The bill’s demise was a defeat for a group of the state’s most authoritative lawmakers on education policy. It was one of the top legislative priorities for state Reps. Millie Hamner, a Dillon Democrat, and Bob Rankin, a Carbondale Republican. Both serve of the state’s budget committee and rallied lawmakers around the bill.

Rankin called the bill the most important of his legislative career.

“I’m bitterly disappointed, although it was expected,” he said. “I certainly don’t intend to give up. We’ve worked for over three years to move this idea forward. We thought we built a bipartisan coalition that was interested and wanted to help. We thought we were making really good progress.”

Hamner also expressed dismay over the bill’s death.

“To die quietly like that in Senate was really, really surprising and disappointing,” Hamner said. “Do we still have a need to establish a vision for the future of our kids? Yes. Apparently we’re going to have to do that without our Senate majority.”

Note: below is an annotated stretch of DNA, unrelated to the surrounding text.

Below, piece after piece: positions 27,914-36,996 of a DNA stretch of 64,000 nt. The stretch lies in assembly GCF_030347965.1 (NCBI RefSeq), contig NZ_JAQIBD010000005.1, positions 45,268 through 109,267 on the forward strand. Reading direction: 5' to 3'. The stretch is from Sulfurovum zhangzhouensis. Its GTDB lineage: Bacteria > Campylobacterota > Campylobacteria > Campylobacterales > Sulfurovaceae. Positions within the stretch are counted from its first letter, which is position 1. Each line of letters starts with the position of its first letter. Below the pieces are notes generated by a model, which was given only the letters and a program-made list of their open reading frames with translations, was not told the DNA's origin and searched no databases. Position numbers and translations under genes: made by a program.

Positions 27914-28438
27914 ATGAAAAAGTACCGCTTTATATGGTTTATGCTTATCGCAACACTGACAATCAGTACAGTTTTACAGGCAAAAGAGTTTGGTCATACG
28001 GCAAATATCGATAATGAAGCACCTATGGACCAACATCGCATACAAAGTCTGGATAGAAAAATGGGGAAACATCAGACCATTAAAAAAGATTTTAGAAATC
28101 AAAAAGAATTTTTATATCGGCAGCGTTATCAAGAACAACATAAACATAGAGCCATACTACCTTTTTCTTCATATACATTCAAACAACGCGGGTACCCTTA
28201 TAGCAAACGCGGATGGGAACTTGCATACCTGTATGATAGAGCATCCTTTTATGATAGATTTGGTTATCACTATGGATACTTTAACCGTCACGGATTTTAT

Last-minute amendments brought by state Sen. Kevin Priola, a Henderson Republican, to address Senate GOP leadership’s concerns could not save the bill.

Supporters of the bill said the legislature needed to step in to help rethink Colorado’s education landscape holistically, not with piecemeal legislation. The state’s laws are outdated and clash with 21st century expectations, they said at Wednesday’s hearing.

“Our current collection of policies and laws have failed to keep pace with changes in expectations of our education system,” said Mark Sass, a Broomfield high school teacher and state director of a teacher fellowship program, Teach Plus. “We need a deliberate and collaborative conversation in our state, as to our vision of education.”

State Sen. Owen Hill, a Republican from Colorado Springs, said he supported the goal of the bill. His name was listed as a sponsor when the bill was first introduced. But he said he eventually concluded the bill was the wrong approach.

“I’m not sure this is the solution to get us there,” he said. “It’s time for us to take a bottom up approach. I get nervous about standing up and staffing and financing another government program.”